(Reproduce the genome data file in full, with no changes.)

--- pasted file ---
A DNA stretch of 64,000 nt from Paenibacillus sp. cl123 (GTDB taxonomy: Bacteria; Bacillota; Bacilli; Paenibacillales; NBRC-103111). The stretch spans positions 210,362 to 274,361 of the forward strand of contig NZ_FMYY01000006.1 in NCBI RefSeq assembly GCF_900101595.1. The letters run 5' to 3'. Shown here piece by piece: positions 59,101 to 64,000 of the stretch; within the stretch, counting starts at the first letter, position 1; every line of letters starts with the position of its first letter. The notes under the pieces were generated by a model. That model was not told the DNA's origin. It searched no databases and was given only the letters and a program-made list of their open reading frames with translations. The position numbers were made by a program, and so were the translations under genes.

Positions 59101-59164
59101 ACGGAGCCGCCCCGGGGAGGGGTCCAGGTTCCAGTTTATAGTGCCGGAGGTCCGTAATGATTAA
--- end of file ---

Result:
A DNA stretch of 64,000 nt from Paenibacillus sp. cl123 (GTDB taxonomy: Bacteria; Bacillota; Bacilli; Paenibacillales; NBRC-103111). The stretch spans positions 210,362 to 274,361 of the forward strand of contig NZ_FMYY01000006.1 in NCBI RefSeq assembly GCF_900101595.1. The letters run 5' to 3'. Shown here piece by piece: positions 59,101 to 64,000 of the stretch; within the stretch, counting starts at the first letter, position 1; every line of letters starts with the position of its first letter. The notes under the pieces were generated by a model. That model was not told the DNA's origin. It searched no databases and was given only the letters and a program-made list of their open reading frames with translations. The position numbers were made by a program, and so were the translations under genes.

Positions 59101-59164
59101 ACGGAGCCGCCCCGGGGAGGGGTCCAGGTTCCAGTTTATAGTGCCGGAGGTCCGTAATGATTAA